Fantastic Four reviews

To some it may seem like continuing to shine a light on the failure of Fantastic Four is beating a dead horse. But where Fantastic Four stumbled lies a fascinating look into the studio filmmaking process as executives and the director keep playing the blame game and more details about the troubled production come to the surface.

The latest bit of information on Josh Trank‘s comic book reboot involves a description of a major action sequence that was cut out of the film, something that Fantastic Four could have used much more of in the final cut. This particular sequence involves many of the shots of The Thing that we recently highlighted from the trailers which ended up not appearing in the movie at all.

Find out what we know about the Fantastic Four deleted scene after the jump, but beware of spoilers!

Entertainment Weekly has continued to dig into Fantastic Four, and they just recently came up with details on a scene where The Thing (Jamie Bell) was dropped from an airplane to fight insurgents for the American government. While many seem to think that the “one year later” jump in time was added to fix deleted scenes, that big leap forward was always part of the story. However, we were still meant to see a little more before that jump ahead.

In the movie, following the accident that gives the Fantastic Four their superpowers, Reed Richards (Miles Teller) escapes the government facility holding them and researching what went wrong on their trip to Planet Zero (besides losing Victor Von Doom and leaving him presumed dead), prompting Ben Grimm in his new rocky form to feel abandoned and betrayed.

Tim Blake Nelson’s government character uses this vulnerable moment to his advantage to make Grimm useful by turning him into a super soldier, sending him on missions for the United States government. Eventually his friends would follow in his footsteps as well. We get a taste of this element in the final cut of the movie, but only in quick cuts while Nelson is giving a presentation to the military about what his new superpowered soldiers can do.

But there was actually supposed to be a whole sequence where we seen an entire mission that The Thing is sent on, and that’s where the cut shots from the trailer come from. The sequence took place at a Chechen rebel camp very late at night, with a crew beginning to mobilize with heavy weapons for some reason.

But then out of nowhere a siren goes off, and the crews look to the sky and see a stealth bomber (which goes against the reason for the vehicle, but whatever) flying overhead, and it drops some kind of payload as it flies by.

This object smashes into the ground, but it doesn’t blow up, so it’s not a missile. It’s The Thing, and he just made a huge crater in the middle of the camp, and he emerges out of the dust and debris, impervious to anything the rebels can fire at him. He moves “slowly and deliberately” taking on the rebels who are stupid enough to try and stop them before they realize their attacks are futile and make a run for it, only to be picked off by emerging Navy SEALS, who are working hand-in-hand with The Thing. The two share an acknowledgement of a job well done, but only briefly before being whisked away back to the base.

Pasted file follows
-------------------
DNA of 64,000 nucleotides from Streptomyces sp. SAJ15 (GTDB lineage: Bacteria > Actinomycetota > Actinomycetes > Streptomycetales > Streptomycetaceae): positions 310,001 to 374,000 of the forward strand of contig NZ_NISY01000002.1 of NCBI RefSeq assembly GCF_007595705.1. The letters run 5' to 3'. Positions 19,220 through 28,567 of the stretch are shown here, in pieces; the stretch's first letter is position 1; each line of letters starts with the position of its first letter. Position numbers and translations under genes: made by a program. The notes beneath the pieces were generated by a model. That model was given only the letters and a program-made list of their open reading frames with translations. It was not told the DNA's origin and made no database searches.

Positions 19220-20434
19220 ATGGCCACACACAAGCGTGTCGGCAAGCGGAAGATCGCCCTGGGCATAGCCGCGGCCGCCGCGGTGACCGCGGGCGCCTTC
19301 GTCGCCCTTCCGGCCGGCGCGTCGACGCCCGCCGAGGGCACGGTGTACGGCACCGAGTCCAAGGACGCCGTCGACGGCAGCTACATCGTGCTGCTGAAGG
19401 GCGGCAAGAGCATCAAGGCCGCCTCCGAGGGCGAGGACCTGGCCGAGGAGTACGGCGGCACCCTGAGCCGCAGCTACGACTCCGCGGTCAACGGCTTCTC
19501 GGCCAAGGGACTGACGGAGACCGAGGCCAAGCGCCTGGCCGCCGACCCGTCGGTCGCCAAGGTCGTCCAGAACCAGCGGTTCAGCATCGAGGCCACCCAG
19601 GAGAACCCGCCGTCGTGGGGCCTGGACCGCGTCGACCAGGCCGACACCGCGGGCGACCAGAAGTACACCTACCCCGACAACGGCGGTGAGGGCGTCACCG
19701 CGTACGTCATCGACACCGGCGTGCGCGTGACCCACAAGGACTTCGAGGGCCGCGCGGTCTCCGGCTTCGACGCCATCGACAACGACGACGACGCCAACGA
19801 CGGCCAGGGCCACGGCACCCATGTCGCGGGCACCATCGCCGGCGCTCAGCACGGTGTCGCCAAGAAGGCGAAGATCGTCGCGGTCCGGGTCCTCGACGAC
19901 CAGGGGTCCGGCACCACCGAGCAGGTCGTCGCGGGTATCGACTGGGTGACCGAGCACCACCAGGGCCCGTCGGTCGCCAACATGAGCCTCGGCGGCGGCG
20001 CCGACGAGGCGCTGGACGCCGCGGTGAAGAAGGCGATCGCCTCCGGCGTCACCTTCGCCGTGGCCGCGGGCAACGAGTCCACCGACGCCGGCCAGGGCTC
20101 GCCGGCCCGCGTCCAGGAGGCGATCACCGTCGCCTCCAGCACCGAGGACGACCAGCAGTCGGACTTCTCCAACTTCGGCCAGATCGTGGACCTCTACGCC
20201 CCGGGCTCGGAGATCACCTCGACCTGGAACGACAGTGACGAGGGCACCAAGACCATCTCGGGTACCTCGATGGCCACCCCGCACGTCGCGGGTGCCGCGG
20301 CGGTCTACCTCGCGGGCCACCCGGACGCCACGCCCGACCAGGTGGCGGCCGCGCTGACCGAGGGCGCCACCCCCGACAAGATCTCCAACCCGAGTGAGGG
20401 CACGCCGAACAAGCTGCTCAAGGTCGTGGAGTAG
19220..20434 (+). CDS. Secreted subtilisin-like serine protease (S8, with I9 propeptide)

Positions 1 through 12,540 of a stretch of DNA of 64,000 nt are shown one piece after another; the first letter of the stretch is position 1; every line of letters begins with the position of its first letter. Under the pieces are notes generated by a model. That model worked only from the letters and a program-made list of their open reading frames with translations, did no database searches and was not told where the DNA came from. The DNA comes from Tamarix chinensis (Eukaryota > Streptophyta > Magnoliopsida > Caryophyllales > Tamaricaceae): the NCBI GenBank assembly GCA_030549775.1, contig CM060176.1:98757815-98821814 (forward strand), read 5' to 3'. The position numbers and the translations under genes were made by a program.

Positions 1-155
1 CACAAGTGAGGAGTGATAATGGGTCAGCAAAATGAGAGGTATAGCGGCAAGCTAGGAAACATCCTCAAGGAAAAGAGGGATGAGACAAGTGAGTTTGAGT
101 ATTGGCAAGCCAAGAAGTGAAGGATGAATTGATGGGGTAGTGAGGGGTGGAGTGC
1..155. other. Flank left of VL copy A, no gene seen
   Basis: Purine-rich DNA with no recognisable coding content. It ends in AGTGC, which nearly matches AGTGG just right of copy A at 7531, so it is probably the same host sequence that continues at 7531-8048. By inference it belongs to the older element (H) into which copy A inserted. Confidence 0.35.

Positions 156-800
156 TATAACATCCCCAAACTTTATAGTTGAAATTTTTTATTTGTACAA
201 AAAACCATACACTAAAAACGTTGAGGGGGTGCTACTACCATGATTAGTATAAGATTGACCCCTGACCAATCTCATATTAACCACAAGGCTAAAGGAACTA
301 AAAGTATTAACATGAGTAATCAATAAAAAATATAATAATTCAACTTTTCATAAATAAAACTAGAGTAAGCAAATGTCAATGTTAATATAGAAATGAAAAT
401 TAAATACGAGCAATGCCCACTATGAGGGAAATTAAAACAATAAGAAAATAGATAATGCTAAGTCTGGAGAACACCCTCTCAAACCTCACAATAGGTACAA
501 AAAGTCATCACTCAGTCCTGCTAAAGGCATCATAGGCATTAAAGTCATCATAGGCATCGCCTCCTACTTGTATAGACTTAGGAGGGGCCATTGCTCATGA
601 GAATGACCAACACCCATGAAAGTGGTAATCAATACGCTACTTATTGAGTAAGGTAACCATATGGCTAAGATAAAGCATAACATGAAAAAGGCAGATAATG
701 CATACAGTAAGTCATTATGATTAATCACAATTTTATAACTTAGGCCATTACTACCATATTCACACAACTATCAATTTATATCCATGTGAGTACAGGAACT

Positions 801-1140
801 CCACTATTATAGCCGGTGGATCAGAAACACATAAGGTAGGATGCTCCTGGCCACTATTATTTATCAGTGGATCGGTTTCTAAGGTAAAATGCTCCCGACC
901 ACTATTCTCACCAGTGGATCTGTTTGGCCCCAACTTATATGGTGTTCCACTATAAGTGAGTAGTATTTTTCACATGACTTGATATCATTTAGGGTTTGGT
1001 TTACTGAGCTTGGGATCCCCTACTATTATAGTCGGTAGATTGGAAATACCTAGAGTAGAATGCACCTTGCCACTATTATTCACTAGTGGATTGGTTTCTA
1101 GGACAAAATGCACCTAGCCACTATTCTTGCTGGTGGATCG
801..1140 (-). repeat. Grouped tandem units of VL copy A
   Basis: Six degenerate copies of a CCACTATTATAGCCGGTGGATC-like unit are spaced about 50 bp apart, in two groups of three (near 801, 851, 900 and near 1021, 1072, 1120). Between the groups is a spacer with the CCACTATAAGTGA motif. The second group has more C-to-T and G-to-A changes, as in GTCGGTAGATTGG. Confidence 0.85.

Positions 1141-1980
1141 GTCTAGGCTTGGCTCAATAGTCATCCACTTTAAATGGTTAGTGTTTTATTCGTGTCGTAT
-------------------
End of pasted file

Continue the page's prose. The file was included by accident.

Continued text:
This undoubtedly would have been a cool scene to see play out, but the film’s lack of action is just one of many huge problems that are present in the final cut. And when we hear why this scene was cut, we learn even more about the troubles behind the scenes and why Fantastic Four had such a hard time coming together in any cohesive manner.

Depending on who you talk to, some say Trank was indecisive about whether or not he needed the scene and ultimately decided it didn’t add anything to the movie, adding to the argument that the filmmaker didn’t know what he wanted.

Others say Trank always wanted the sequence, but had to cut it when the studio started pulling back on the planned budget. Trank had already done previsualization for the scene to allow digital artists to create the effects, and when Fox realized the movie needed more action, they agreed to finance it. But reportedly Trank was not allowed to participate in the filming of the sequence, which resulted in hand-held style footage that didn’t match the previsualization that had already been done nor the visual style of the rest of the movie. And so that’s when the sequence was cut.

It’s just yet another example of the crazy clashing that went on between the studio and Trank, showing that both of them were equally to blame for the debacle on Fantastic Four. At this point, Fox could make some money if they released a real director’s cut of this movie and put an end to this argument once and for all. But that’s probably not going to happen.

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